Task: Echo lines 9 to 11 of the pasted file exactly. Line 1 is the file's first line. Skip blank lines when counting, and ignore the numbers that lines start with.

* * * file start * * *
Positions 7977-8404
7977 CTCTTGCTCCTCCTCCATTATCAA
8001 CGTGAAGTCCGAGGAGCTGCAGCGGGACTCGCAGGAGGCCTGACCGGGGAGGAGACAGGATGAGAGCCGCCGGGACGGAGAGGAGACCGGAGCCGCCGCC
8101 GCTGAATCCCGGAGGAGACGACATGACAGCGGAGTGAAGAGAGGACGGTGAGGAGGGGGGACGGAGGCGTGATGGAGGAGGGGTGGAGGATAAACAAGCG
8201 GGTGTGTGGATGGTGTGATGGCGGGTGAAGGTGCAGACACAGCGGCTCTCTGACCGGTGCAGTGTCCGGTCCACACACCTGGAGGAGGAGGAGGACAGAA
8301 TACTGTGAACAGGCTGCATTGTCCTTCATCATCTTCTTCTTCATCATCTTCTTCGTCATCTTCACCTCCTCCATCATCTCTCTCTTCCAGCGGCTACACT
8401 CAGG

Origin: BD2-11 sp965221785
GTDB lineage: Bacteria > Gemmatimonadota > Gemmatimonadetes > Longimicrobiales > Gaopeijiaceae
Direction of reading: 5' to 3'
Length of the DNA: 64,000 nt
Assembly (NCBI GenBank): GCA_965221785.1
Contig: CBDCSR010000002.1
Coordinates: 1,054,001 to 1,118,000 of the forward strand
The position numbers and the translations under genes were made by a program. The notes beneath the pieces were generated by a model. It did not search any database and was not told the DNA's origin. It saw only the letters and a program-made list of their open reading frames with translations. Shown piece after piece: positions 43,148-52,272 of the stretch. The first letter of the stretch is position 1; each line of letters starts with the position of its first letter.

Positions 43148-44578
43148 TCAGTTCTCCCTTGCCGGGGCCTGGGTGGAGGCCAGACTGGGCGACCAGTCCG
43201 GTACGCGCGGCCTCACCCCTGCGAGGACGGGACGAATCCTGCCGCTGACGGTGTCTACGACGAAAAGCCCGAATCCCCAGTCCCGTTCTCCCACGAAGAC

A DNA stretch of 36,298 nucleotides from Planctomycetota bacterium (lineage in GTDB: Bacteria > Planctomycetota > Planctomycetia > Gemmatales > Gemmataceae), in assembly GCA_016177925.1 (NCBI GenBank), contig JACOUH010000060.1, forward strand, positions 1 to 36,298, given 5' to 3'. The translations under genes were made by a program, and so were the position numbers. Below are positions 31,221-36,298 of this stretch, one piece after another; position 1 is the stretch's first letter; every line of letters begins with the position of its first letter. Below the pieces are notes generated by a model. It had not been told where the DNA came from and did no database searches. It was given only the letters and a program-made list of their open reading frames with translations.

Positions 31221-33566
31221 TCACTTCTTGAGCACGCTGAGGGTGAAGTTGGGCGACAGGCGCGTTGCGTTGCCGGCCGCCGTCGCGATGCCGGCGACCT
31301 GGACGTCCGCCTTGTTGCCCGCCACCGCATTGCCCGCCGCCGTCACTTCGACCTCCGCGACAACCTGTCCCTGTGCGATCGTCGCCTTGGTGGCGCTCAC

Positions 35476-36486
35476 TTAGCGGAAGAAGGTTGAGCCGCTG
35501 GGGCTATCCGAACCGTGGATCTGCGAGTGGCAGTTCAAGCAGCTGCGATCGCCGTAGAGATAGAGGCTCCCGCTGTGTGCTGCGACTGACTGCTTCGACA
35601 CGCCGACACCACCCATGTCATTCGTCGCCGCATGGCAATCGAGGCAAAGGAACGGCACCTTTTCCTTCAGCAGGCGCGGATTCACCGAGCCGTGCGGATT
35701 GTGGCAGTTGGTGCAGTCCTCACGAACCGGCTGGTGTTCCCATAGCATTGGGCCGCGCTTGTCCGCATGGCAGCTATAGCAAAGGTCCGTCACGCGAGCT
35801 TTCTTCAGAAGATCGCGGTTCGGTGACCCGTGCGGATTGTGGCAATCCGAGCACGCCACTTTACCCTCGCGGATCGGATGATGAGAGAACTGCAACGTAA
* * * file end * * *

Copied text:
GTDB lineage: Bacteria > Gemmatimonadota > Gemmatimonadetes > Longimicrobiales > Gaopeijiaceae
Direction of reading: 5' to 3'
Length of the DNA: 64,000 nt